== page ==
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Philadelphia Police Prepare For More Protest; Temple Delay Spring Semester; Mail-In Ballot Final Day
  by: iradioal - Philadelphia, PA
started: 10/27/20 5:28 pm | updated: 10/27/20 5:28 pm
Philadelphia Police are preparing for more unrest in the city on Tuesday night, 10/27, after protests turned into riots late Monday, 10/26, and overnight. They are placing resources and increasing officer presence at key locations. The National Guard has also been mobilized and assistance from police forces in surrounding counties has been requested. 27-year-old Walter Wallace Jr. was shot and killed by police during a confrontation on the 6100 block of Locust Street in West Philadelphia on Monday afternoon. He was holding a knife and did not follow police commands to drop the weapon as he advanced toward officers. Philadelphia Police Commissioner Danielle Outlaw says that a full investigation is underway and promises to be as transparent as possible. She could not answer many specific details at a press conference on Tuesday afternoon because the investigation had just begun. She also did not know when the body cam footage could be released. Outlaw did say, due to budget constraints, that not all officers are equipped with Tasers, including the officers involved in this incident. District Attorney Larry Krasner also announced that the DA's office is performing a full investigation.

SEE: Philadelphia Police Shoot and Kill Man With Knife, 27yo Walter Wallace, in West Philadelphia - Video
SEE: Protests Turn Into Riots in West Philadelphia After Walter Wallace Shot and Killed By Police

Protests quickly turned violent on Monday. 30 officers were injured, including one officer who suffered a broken leg after being run over by a pickup truck. 91 people were arrested for looting/burglary, assaulting officers, vandalism, etc. Several retail stores along the 52nd Street corridor were looted, many of the same businesses who suffered losses during the riots on May 31 (Foot Locker, City Blue, Family Dollar, Rainbow, Snipes). Private vehicles were vandalized. Dumpsters and a police vehicle were set on fire. Bricks and other objects were thrown at police. Several ATMs around the city were exploded. Mayor Jim Kenney said, "We are hoping we won't have any repeat of what we've seen last night and we're taking every precaution that we can to be staffed and police manned to avoid that situation that happened last night... Looting is not protests and vandalism is not protests.”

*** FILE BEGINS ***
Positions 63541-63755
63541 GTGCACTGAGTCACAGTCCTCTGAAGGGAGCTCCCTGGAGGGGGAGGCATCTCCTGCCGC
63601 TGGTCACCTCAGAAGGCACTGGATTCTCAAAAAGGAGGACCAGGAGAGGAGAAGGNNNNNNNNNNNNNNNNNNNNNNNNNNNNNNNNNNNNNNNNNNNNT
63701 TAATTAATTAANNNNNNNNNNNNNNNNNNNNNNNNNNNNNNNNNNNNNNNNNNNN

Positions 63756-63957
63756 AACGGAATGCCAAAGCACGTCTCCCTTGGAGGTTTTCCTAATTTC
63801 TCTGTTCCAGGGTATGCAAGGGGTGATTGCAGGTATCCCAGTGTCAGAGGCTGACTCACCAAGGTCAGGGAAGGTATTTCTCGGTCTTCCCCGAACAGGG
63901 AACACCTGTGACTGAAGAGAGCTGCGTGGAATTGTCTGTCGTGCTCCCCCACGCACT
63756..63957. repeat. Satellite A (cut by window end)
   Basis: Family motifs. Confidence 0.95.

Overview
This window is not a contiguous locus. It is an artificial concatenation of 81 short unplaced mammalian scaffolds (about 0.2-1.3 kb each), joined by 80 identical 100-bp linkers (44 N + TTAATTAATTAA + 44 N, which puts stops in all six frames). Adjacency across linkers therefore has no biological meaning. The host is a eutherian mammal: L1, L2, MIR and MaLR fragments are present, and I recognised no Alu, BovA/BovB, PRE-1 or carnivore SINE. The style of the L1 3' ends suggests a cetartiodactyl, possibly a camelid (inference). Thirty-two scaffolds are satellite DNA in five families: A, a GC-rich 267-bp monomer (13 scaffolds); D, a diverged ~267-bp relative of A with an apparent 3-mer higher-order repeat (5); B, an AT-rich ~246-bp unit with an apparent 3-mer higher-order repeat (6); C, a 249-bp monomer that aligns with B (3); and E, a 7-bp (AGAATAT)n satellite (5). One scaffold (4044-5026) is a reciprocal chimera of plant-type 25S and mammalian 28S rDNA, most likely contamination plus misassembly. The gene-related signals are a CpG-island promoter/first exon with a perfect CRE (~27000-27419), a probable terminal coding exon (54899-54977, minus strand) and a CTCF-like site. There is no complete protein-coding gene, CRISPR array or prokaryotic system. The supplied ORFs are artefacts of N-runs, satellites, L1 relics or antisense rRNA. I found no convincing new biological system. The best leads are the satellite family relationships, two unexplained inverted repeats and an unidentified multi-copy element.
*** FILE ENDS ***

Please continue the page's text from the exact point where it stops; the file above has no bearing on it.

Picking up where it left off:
Temple University announced that it will be delaying the start of the spring semester and canceling spring break. The spring semester for graduate and undergraduate students will begin on Tuesday, January 19. "This will give students who leave campus for the winter break at least two full weeks after New Year's Day to self-quarantine, either at home or in off-campus housing, before the start of spring classes," Executive Vice President and Provost JoAnne A. Epps said in a statement. Canceling spring break will reduce the travel normally associated with pause in classes. "Last year's experience taught us that travel during spring break led to multiple positive cases among students, both nationwide and abroad," Epps said. "This decision is an additional way of keeping our community healthy and safe."

Today, Tuesday, October 27, was the final day to request a mail-in ballot in Pennsylvania. This was also the last day to vote early in-person because that process included requesting a mail-in ballot and receiving it in-hand so you could fill it out at the location. You can still drop off a completed mail-in ballot at any election office or drop box. Also, if you already requested a mail-in ballot, but have not yet received it in the mail, you can go to an election office and request/receive a replacement ballot. At this point, election officials are recommending you drop off your ballot instead of using the mail just to be sure. Currently, ballots postmarked by November 3 can be counted if they are received by Friday, November 6 at 5 p.m. However, that could change if the Supreme Court revisits a challenge to the law. The court just shot down a similar law in Wisconsin.

"If you applied for a mail ballot, now is the time to return it so you can make sure it counts. You can return it to a county election office, you can drop it off at a designated secure drop-off location, an official dropbox," Pennsylvania Secretary of State Kathy Boockvar said. "Just make sure, no matter what, that you drop off your ballot by 8 p.m. on Election Day but don't wait."

More Information: VOTES PA

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